After four days at Art Basel, I’ve concluded that being in Miami this time of year is a little bit like being on a bad date that’s saved only because you’re the fun one. As a magazine editor tells me in the back of a Bentley, “This is definitely not my favorite Basel,” and I must remind myself that if Leonardo DiCaprio has the stamina for double duty (shopping the art fair by day and attending the most model-heavy parties by night), surely I can keep up.
Still, it’s chaos: There is barely any cell service and all my texts are turning green. Everyone says it’s because too many people are using their phones, but that simply can’t be true — how do other cities do it? It’s of particular importance that my messages get delivered since suspicious door girls bar me from every party until a publicist vouches for me. Mother Nature, which is already so much closer here, seems to be taking her own revenge: The winds are alarmingly strong, viciously blowing my hair in all directions as I traipse from one party to another. “It’s giving end times,” I tell my friend.
Of course, I persevere, and this past week I hopped all over town from the MedMiami by Maçakizi beach party hosted by Dom Pérignon to dinner at Uchi for Hellessy to a Pin-Up magazine x Swiss Institute fête in the basement of the Edition. I also made it to James Blake’s performance at the Bass Museum, a Nylon party at the Good Time Hotel, and Prada’s sad rave at the Faena. And that was only the beginning; of the other parties I bravely attended, well, those will have to be stowed away and fictionalized for my next novel.
I hate to be ungenerous, but I simply must hold Art Basel accountable and be a little stingy with how I rate the party circuit this year. The one thing that really struck me is how serious everyone is about what time parties end — they’re almost strict about it, and that kind of attitude is, frankly, no fun at all. I can hardly keep count of the bizarre encounters I’ve had, which must just be what happens when a surge of outsize egos descends on Miami Beach for a few days. Overall, I would rate this year’s Art Basel 4 dirty martinis out of 10; read on for a detailed breakdown.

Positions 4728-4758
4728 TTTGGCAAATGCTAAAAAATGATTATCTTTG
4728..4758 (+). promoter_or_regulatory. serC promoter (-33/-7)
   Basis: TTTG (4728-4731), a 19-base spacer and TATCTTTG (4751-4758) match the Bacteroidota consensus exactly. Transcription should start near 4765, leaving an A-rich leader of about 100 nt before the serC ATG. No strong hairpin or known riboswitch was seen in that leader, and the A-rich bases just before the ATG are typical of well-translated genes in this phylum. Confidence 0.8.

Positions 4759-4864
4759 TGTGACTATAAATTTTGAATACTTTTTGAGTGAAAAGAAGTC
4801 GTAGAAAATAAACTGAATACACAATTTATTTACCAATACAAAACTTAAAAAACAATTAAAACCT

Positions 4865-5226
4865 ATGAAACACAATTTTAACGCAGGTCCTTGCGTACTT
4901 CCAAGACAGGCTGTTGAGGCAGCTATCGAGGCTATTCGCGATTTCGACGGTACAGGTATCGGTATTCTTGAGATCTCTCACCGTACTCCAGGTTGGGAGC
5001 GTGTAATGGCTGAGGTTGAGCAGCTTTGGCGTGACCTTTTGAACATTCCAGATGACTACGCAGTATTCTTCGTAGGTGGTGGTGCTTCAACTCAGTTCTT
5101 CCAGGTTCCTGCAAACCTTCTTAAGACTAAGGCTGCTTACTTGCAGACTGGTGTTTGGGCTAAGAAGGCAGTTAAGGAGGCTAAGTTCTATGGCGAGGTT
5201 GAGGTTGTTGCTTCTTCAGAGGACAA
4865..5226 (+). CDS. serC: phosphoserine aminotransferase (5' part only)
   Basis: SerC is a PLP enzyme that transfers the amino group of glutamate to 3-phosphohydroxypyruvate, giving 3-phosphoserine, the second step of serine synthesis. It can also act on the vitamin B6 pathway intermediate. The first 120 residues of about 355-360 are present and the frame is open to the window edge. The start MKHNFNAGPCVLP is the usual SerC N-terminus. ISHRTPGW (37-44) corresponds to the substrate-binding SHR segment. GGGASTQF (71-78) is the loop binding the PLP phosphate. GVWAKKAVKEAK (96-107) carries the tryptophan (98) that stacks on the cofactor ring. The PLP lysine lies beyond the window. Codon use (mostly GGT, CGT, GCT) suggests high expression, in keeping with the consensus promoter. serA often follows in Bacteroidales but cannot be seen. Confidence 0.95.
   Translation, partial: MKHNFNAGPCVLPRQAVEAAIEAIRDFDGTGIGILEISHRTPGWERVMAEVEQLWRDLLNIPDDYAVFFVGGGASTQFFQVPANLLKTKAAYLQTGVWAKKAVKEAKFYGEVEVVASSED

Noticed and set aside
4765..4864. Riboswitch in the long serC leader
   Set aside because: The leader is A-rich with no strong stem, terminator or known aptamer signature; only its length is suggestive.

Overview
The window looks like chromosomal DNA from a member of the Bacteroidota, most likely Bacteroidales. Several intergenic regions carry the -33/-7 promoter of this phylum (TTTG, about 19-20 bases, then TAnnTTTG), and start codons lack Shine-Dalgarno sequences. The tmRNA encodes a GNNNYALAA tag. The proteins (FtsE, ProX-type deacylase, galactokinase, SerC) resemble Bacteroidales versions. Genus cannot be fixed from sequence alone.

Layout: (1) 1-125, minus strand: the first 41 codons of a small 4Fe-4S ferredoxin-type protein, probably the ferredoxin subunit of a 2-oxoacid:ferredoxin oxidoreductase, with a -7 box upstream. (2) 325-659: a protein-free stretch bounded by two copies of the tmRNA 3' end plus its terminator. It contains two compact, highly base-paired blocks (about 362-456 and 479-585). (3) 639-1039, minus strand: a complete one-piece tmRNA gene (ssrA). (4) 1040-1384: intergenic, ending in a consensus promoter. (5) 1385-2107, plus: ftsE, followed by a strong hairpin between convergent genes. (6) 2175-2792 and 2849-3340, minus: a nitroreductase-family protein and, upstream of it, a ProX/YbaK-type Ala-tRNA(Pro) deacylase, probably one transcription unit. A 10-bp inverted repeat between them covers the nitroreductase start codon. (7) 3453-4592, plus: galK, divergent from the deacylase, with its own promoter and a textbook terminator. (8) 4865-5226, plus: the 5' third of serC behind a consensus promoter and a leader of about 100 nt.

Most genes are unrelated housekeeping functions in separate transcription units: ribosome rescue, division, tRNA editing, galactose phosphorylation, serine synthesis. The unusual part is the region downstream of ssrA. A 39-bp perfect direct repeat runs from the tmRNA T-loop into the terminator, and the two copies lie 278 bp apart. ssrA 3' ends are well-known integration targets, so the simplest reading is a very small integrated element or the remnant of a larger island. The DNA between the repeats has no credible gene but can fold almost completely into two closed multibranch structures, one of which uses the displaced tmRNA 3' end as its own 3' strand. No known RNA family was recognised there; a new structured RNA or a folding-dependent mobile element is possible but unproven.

No one wants to talk to the press. Not even the publicity teams are helping. At one point, I walk into the bathroom of the Nylon party and yell, “Who wants to be quoted in New York Magazine?” No one volunteers. I’m finding that people are nicer to me once they hear I’m a novelist. Maybe they just pity the press, but it seems more likely that everyone simply hates journalists. I spy the Oppenheim brothers, who are even more petite than I expected. One is wearing a cable-knit sweater vest with bare arms, and he (indiscernible as to which) says, “It’s not the night for talking to the press.” His publicist or wrangler then steps in, creating a barrier between us. I walk up to two handsome boys. One of them is British with strong eyebrows, and I tell him he should be on Love Island. “I actually turned Love Island U.K. down,” he responds somewhat icily. His friend, TikToker Isaac Ramirez, soon whisks him away. “We have to be careful what we say,” he warns.
While at the Hellessy dinner, a friend reports that the Balmain party is “garbage,” so I ask my seatmate, Devon Aoki, what I should be going to next. She claims she is out of the know and is actually quite the hermit, adding that her Basel experience thus far has been an excess of sound baths (“I’m in Miami, not L.A.!” she exclaims).